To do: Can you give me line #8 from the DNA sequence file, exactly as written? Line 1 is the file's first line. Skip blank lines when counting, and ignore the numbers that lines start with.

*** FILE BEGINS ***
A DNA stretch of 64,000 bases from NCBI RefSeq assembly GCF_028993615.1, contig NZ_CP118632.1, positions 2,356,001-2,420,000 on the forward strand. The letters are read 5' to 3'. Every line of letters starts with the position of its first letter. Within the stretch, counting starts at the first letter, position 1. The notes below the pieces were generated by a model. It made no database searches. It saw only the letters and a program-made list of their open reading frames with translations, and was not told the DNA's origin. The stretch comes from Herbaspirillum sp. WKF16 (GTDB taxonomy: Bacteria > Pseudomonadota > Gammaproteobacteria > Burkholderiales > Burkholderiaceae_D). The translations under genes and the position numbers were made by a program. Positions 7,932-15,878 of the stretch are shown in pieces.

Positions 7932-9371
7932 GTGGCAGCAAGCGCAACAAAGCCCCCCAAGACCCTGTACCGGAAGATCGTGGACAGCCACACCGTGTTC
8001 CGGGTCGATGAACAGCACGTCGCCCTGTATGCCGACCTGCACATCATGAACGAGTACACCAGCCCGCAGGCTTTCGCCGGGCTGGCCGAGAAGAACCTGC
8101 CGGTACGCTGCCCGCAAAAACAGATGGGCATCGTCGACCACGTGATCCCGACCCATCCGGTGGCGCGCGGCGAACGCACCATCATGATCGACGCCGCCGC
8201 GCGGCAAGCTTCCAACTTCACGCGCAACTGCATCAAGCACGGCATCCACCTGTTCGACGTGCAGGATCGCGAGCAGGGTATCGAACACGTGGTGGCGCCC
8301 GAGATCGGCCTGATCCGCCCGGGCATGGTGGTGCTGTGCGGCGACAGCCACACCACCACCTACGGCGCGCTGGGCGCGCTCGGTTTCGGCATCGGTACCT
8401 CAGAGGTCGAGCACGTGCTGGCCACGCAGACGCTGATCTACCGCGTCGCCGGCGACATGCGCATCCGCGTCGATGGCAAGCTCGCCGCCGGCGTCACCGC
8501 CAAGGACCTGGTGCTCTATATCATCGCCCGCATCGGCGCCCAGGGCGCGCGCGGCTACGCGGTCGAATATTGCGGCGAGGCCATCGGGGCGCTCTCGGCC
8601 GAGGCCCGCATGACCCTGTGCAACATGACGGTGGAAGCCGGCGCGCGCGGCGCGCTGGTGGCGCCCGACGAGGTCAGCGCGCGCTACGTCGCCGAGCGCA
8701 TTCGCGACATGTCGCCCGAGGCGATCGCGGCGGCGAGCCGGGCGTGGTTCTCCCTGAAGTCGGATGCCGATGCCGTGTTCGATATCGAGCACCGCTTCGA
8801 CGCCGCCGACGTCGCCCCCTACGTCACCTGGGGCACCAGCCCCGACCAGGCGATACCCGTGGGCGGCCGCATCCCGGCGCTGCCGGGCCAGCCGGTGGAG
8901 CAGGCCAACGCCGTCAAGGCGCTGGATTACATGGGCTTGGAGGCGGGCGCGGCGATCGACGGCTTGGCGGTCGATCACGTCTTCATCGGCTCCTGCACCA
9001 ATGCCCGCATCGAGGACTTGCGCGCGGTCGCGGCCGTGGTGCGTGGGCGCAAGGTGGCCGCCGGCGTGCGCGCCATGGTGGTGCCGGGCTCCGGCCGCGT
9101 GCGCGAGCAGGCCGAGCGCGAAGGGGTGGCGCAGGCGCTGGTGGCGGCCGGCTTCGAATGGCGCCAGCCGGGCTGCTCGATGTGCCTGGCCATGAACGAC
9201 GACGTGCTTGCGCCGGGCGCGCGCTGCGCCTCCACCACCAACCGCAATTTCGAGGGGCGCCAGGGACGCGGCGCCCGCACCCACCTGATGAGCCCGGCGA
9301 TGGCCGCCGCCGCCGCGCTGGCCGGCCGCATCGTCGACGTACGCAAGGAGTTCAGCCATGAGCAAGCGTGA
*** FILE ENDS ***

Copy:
8401 CAGAGGTCGAGCACGTGCTGGCCACGCAGACGCTGATCTACCGCGTCGCCGGCGACATGCGCATCCGCGTCGATGGCAAGCTCGCCGCCGGCGTCACCGC